good luck

Chez Loulou said...

Debbie
I hope that Bruno has helped to clear up the details for you.

Bruno
You don't use capital letters anymore? :)

Anonymous said...

With the same budget in the US, I am not sure how your life would compare (only speaking financially, not factoring in preferences of life style). That of course depends where in the US. I kind of feels that some smaller items are cheaper in the US (food [but it is not the same quality. Good food can end up being very expensive in the US], clothes, etc) but the big ticket items (health insurance, property taxes, etc) would be more expensive. Did you ever compare?

Anonymous said...

I own a place in Brittany and I loved your budget, although I think I might be spending a little more in electricity and fuel (wood ) in the winter months when I finally make the leap. I am intending to stop full time work in 2012, and have been diligently saving for several years so that I will have enough to last until I can draw my pensions.I am really looking forward to it. Simple life is OK with me.

Chez Loulou said...

Anonymous
We've compared some prices.
Electronics, clothing and personal care items are all much cheaper in the States. We live in a rural area so car insurance is cheaper here compared to what we paid in New Orleans or San Francisco, same for property insurance.
Food is very subjective, but since we hardly buy any processed food, it saves us a lot of money.

Anonymous
Sounds like you are well prepared and will do just fine. Bravo!

Anonymous said...

what? You're paying fifty euros for phone and internet? is that monthly, or every two months? I've been in france for about the same amount of time as you, but phone and internet is no more than 30 euros per month (the bill is like 60 E for two months, and calls to countries like USA and Canada, are absolutely free) Try neuf telecom / SFR.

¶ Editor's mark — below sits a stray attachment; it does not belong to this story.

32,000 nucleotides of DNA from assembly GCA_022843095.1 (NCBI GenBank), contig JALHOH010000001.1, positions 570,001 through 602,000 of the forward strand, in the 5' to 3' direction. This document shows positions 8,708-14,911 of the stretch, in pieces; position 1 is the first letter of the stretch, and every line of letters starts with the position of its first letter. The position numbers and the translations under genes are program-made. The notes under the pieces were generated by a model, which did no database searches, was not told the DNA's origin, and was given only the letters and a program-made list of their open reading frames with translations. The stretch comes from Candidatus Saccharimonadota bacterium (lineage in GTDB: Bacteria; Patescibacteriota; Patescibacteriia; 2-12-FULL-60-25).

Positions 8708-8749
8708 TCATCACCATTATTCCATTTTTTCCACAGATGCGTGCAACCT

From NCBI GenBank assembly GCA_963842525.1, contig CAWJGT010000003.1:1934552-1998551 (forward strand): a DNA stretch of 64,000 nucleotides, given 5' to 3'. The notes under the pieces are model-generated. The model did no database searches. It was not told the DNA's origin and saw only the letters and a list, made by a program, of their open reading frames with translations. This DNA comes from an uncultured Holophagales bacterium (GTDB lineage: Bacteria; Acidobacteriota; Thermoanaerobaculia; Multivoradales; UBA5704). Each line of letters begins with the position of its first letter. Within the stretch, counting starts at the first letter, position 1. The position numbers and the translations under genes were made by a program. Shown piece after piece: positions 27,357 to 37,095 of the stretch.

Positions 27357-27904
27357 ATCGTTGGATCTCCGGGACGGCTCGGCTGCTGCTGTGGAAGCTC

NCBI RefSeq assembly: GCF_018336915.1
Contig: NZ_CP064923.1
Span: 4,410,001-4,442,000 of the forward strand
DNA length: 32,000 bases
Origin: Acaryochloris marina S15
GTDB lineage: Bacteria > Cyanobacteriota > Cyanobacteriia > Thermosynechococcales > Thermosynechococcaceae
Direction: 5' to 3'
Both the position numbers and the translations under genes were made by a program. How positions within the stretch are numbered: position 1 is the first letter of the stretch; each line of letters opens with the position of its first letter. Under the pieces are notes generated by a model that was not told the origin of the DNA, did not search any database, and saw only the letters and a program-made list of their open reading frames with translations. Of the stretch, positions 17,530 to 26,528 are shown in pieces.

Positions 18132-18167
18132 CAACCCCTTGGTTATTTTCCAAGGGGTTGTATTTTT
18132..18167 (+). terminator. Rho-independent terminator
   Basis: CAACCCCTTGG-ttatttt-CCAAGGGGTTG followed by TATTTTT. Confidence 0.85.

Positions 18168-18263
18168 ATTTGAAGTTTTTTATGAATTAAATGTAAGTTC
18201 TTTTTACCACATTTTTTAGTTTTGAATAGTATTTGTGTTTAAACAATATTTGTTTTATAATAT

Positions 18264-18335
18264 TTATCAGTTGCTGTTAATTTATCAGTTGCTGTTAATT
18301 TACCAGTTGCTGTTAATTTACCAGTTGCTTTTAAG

Chez Loulou said...

Anon
Yes, we pay that much because we chose to keep our France Telecom line as well as having another phone line with Alice, our internet provider. We found that because we live in such a rural area, the Alice line wasn't always dependable so we kept the France Telecom line for around €15 a month. Alice is approx €34 a month.
The calls to the States are free with Alice.

Les said...

Loulou, my wife and I are looking seriously at going expat in France. We are familiar with Languedoc and have been through Olonzac many times. However, we haven't been in France for about 4 years. Your information is very helpful in our decision making.
We will be on a fixed income similar to yours, with my pension and modest savings.
Are you part of the French health care system? We will need to use international insurance until we qualify for resident status.
Any comments about insurance and getting resident status?
Merci beau coup,
Les

Chez Loulou said...

Hi Les
Good luck with your plans! France is a wonderful place to live.
Yes, we have been in the French health system since we got our Carte de Séjours.
I've written all about moving to France in my Moving to France Tutorial. http://chezlouloufrance.blogspot.com/p/moving-to-france-tutorial.html

The next chapter will be about getting a Carte de Résidence, but you first have to have a Carte de Séjour for 5 years.

Debbie said...

Hello Les: If you are considering what type of home to buy you may want to check my blog at http://afrenchlife.com. We also purchased in Languedoc.

Ao said...

Chez Loulou, in your experience, what is the overall rate of social contributions and tax on the average french wage? Wikipedia claims it is ~70%!

Chez Loulou said...

Debbie
Thanks for the link. There's some helpful information there.

Ao
I would say more like 35-50%, depending upon how much you earn.

dorothy said...

Thank you so much for your wealth of info. We are planning on moving from N to the South of France within the year and it helped to see how much things are.
When you say tractor ; as in tractor for fields, or tractor trailer?
Thanks again. Much appreciated.

Chez Loulou said...

dorothy
You're very welcome. Good luck with your move.
Tractor, as in tractor in the fields.

Food, Fun and Life in the Charente said...

I am a little behind with your update, but our tax habitation and foncière pretty much doubled this year . Foncière went from €490 last year to €920 this year!!! Habitation went from €370 up to €699. We had converted one barn to a bedroom but that was all. It was a huge shock!!! Diane

My Carolina Kitchen said...

We've felt the Euro to the dollar pain too. We had planned to come back to Provence for two - three months last year, but that didn't work because of the dollar's decline.

I really admire your ability to live in France. Years ago, if we had discovered Provence before we did the northern Bahamas, perhaps we would have retired there, bought a old mas, remodeled it when everything was still in French Francs and lived happily ever after. Don't get me wrong, there was nothing wrong with living on a tiny tropical island in the Atlantic. Sometimes life reveals its self in strange ways.

Just discovered your blog and love it.
Sam

Chez Loulou said...